Depression is a subject few people care to discuss. Many people have an aversion to depression because they equate it with defeatism, a weak self-image, lack of will power and the sissy’s response to life’s challenges. Still others fear that it can invade at any moment and then stubbornly refuse to leave.
My discomfort with the word “depression” is not only the negative idea it creates in our thinking, but because people attach so many different meanings to the word and have so many wrong assumptions about how it should be handled.
There’s an assumption out there that to relieve depression, we can simply chemically boost the levels of serotonin and dopamine in one’s brain. People assume that there’s an inadequate supply of the right chemicals and think that medication is in order to increase the production of these good-feeling chemicals. Some of the early attempts to medicate depression were based on the same assumption.
Since those early days, however, research in the field of neuroscience has uncovered the fact that the brain of a normal, healthy person has no problem producing serotonin, dopamine and so on. The problem is that, even though these chemicals are already present in the brain, and that a person has the right amount, the chemicals are not doing their job. For some reason, they’re not moving from one neuron to the other as they should. In other words, the problem is not due to a chemical deficit but a chemical imbalance.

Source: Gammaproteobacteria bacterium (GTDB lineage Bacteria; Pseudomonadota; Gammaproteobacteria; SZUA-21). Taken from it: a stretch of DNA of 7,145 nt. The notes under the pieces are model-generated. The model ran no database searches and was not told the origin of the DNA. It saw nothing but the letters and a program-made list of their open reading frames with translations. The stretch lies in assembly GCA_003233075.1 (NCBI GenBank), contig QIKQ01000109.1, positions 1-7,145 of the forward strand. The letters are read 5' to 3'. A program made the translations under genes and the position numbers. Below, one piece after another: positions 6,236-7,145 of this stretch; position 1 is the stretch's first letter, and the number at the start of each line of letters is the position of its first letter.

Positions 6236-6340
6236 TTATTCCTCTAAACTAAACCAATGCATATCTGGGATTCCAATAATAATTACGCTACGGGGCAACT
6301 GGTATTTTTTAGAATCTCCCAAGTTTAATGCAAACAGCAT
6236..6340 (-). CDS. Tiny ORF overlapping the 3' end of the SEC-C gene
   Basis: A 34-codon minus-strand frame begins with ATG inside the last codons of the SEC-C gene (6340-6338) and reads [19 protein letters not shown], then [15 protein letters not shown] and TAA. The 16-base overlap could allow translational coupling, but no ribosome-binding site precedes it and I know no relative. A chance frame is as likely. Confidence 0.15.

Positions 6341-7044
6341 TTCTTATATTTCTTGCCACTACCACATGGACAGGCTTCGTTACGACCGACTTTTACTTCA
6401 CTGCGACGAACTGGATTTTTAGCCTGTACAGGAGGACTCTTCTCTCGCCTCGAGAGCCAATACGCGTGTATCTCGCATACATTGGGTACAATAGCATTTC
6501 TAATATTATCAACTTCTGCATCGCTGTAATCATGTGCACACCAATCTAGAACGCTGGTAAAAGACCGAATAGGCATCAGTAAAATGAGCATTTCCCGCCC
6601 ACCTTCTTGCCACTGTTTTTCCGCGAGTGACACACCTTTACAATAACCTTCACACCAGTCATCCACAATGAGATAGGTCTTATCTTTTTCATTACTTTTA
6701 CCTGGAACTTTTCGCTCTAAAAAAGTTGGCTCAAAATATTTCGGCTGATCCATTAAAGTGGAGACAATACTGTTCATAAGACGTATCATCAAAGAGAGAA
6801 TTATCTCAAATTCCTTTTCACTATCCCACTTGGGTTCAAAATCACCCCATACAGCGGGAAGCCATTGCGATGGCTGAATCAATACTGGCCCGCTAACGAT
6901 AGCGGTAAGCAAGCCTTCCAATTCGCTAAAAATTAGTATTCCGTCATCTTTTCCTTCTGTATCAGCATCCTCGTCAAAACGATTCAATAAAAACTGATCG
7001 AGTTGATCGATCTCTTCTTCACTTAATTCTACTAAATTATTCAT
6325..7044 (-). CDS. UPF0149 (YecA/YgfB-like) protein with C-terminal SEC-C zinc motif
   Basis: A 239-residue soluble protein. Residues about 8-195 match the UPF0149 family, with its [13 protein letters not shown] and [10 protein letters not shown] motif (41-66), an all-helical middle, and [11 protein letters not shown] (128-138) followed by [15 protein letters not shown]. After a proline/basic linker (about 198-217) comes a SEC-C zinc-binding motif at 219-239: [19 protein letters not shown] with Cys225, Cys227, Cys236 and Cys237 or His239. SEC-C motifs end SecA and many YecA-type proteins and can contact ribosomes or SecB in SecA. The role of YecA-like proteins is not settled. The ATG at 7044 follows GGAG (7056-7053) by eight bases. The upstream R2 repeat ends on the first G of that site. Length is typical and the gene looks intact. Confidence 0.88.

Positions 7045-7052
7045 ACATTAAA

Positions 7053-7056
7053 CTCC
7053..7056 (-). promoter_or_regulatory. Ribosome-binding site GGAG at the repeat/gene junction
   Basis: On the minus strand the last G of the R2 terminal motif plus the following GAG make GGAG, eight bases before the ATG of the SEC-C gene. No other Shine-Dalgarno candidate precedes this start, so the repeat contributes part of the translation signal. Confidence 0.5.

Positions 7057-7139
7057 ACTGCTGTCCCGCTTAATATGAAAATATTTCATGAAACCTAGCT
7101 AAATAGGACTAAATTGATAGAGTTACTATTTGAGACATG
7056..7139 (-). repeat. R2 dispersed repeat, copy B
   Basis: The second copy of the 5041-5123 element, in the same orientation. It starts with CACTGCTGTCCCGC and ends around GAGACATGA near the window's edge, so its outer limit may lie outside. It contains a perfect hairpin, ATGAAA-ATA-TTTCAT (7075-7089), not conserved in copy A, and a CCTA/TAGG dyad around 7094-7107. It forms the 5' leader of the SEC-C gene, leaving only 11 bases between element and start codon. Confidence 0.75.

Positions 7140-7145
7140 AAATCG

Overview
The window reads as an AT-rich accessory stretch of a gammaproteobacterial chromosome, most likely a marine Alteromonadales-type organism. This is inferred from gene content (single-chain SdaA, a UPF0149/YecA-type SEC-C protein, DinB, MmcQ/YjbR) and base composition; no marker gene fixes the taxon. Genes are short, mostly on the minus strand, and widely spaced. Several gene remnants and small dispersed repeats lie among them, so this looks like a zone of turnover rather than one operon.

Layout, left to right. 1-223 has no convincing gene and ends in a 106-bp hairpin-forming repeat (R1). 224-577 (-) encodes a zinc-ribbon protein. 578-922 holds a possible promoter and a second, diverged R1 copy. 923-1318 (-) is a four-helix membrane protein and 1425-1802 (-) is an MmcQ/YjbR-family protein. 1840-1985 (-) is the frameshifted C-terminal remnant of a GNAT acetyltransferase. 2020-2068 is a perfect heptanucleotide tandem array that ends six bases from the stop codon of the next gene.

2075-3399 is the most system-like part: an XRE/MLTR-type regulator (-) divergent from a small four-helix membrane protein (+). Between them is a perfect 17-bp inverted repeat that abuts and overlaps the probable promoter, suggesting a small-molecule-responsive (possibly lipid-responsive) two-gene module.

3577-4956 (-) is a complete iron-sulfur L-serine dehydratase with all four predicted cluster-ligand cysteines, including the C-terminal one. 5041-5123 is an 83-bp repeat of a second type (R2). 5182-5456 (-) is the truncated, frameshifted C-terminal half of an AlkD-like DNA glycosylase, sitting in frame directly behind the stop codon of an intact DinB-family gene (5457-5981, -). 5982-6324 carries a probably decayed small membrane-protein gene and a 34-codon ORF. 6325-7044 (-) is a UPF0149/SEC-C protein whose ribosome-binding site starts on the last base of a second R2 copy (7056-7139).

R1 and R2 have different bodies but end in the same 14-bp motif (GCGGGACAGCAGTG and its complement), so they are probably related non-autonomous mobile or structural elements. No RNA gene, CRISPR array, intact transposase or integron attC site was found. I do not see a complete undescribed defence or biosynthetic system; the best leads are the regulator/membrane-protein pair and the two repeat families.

The medications I use to balance neurochemicals (and, thus, relieve depression) do not ADD active chemicals but stimulate the brain to put to good use the chemicals that are already present.
These medications do not necessarily make people feel instantly happier. They are, instead, capable of leading to true underlying, natural happiness.
… How’s THAT for handling the “D” word in your life or the life of someone close to you?!
Learn more about this as I discuss this at greater length in my Late Night Health Feb. 14th radio show with host Mark Alyn. Feel free to also contact me with questions, or sign up to make an appointment. Let’s work together on eradicating the “D word” from your life.